Sebastian Strangio’s book on Hun Sen’s Cambodia lays bare the mirage on the Mekong
There are regular elections, fiercely fought and which the governing Cambodian People's Party (CPP) has not been able to guarantee winning in the past, being forced into coalition with the then main opposition, the royalist Funcinpec in 1993 and 1998. Vibrant English-language newspapers such as The Phnom Penh Post (of which the book's Australian author, Sebastian Strangio, is a former deputy news editor) and The Cambodia Daily, are openly critical of the government. Civil society flourishes, with more than 2,600 NGOs officially registered. Labour unions often call strikes and walkouts.
Growth has been impressive; the economy bounced back almost immediately after the financial crisis of 2007-08. With a young population, it would seem that Cambodia can look to a bright future and put behind it both the years of war and those when it was known as the country of “the killing fields”, when the Maoist Khmer Rouge put the calendar back to “Year Zero” and up to 25 per cent of the population died in their lunatic brand of agrarian revolution.
There's just one problem. It is all, argues Strangio, who has covered the region since 2008 for publications such as Foreign Policy and The Economist, a conjuring trick. Carefully constructed by Hun Sen, who has been prime minister since 1985, every single institution, law, process, check, balance and review that gives the impression of a new democracy taking its baby steps – a few stumbles are to be expected, surely? – is hollow. The UN's great experiment in rebuilding a nation from the rubble is, according to Strangio, “a mirage on the Mekong”.
The English press is free, for instance – and those are the papers that international observers see – but the Khmer media are tightly controlled. What of all those NGOs? “Few other governments had so fully absorbed the symbols and narratives of global humanism to so little apparent effect.” Aid money has found its way into the pockets of a crony class in a country so riddled with corruption that educational certificates are almost worthless, so commonplace is bribing teachers for credits. Elections are competitive, but could not be called “free and fair”, given the amount of intimidation and forced signing up of members by the CPP, which also consistently presents a large amount of government spending as largesse by the party and prominent figures and supporters. Presiding over it all is Hun Sen, a man with “a fierce ambition, a serrated political instinct and a genuine ability to channel the hopes and fears of rural Cambodians”.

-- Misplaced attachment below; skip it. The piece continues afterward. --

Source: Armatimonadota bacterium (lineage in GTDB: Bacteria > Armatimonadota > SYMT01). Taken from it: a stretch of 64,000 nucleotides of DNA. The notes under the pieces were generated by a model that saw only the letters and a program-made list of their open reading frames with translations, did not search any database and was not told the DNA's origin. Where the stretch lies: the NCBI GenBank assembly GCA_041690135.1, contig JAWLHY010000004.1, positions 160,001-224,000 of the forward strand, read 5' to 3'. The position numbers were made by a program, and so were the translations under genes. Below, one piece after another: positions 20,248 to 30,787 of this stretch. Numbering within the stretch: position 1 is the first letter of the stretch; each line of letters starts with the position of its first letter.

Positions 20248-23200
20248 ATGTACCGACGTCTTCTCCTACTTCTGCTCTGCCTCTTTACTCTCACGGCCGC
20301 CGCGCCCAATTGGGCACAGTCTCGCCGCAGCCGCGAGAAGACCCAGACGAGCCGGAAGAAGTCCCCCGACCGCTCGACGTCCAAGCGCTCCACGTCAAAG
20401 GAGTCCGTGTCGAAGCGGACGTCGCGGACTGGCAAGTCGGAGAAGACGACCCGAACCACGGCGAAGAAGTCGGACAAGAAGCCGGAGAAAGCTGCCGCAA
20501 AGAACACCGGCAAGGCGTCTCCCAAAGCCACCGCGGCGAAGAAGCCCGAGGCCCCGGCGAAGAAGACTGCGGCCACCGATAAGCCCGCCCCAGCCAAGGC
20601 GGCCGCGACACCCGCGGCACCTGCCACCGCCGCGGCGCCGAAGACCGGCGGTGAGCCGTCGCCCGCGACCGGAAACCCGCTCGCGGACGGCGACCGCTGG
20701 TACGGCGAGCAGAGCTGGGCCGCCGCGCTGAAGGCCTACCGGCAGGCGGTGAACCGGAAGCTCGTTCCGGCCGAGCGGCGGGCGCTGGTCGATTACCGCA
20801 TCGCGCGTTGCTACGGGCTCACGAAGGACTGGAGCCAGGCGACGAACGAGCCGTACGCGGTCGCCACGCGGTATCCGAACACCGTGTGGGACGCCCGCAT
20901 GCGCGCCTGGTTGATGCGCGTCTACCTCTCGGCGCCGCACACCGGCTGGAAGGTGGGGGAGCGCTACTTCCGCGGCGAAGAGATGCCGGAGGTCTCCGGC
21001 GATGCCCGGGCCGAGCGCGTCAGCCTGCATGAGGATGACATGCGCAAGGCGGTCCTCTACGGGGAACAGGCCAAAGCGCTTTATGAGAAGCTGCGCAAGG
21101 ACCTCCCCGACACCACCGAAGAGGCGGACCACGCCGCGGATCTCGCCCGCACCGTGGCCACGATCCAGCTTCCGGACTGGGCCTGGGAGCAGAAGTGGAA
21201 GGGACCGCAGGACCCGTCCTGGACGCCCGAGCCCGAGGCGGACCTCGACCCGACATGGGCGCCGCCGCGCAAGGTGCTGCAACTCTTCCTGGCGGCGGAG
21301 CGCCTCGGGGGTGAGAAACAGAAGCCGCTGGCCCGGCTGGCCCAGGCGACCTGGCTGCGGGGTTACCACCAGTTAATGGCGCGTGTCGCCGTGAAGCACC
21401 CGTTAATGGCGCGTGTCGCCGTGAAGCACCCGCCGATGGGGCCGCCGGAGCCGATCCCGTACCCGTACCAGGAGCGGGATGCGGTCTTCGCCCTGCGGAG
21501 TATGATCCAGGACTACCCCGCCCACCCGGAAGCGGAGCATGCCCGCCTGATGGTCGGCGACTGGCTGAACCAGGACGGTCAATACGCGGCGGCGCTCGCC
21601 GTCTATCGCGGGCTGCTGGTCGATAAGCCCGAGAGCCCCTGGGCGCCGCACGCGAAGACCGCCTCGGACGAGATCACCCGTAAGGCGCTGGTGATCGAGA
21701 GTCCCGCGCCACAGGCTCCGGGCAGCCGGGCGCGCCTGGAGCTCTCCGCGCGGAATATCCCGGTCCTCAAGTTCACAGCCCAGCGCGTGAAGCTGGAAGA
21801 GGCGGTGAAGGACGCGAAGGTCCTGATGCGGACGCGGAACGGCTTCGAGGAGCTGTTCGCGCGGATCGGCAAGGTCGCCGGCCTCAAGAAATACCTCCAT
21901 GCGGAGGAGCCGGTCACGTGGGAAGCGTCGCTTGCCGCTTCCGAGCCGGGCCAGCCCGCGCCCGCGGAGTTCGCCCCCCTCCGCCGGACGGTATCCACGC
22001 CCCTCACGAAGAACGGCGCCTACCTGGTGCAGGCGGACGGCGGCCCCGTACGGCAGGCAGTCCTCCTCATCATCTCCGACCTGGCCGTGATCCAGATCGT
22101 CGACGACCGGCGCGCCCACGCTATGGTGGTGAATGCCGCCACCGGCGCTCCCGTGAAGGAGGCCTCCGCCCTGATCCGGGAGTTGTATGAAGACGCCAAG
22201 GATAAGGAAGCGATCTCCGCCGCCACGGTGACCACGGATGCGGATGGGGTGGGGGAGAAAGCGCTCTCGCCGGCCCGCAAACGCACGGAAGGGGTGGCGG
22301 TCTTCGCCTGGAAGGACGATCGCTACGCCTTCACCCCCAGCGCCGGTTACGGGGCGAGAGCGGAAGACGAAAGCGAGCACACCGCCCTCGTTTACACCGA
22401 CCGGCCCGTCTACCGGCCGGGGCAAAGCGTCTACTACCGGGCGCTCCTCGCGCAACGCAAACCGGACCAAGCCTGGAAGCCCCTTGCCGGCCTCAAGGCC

I used to think of Hun Sen as a cynical authoritarian but also a skilful one – as anyone must be whose career included being a regimental commander under the Khmer Rouge, to minister in and then prime minister of the Vietnamese-installed government that booted them out in 1979; who could survive losing the first elections held under the UN's auspices in 1993 by engineering a fake secession in the east of the country, and leveraging the title of “Second Prime Minister” out of his claim that only he could persuade the rebels to return to the fold; and who ultimately succeeded in neutering the one force that he could not control, the monarchy, installing a reluctant former ballet dancer to the throne after King Sihanouk stepped down in 2004.
After reading this hugely compelling book, however, it is impossible not to regard him as a genius that any would-be parliamentary autocrat should study. To put him in the same class as Vladimir Putin might be considered a compliment by Hun Sen's supporters; except he has succeeded in far more difficult and closely monitored circumstances. It is Putin who could probably take a lesson or two from Hun Sen.
Beyond the bare facts – that the Khmer Rouge instituted a genocide in Cambodia, for instance – the country's history is little known by those who don't follow the region closely. Strangio manages to condense the pre-20th century past and then go into much more detail from 1947, when the French colonial powers introduced a constitutional monarchy, in a way that presents a narrative that both newcomers and seasoned Cambodia-watchers will find gripping. He traces, with deserved sympathy, the high-wire act that King Sihanouk maintained while surrounded by more powerful neighbours until he was deposed by a pro-American coup in 1970 (he returned to the throne in 1993). Indeed, one of the questions posed by that history is the extent to which that coup, by General Lon Nol, laid the ground for much that followed. It was then that Sihanouk took to the radio from exile in Beijing and urged his countrymen to rise up and support the Communists, whom he referred to as the “Khmer Rouge”, with no way of foretelling the murderous path they would take when they came to power four years later.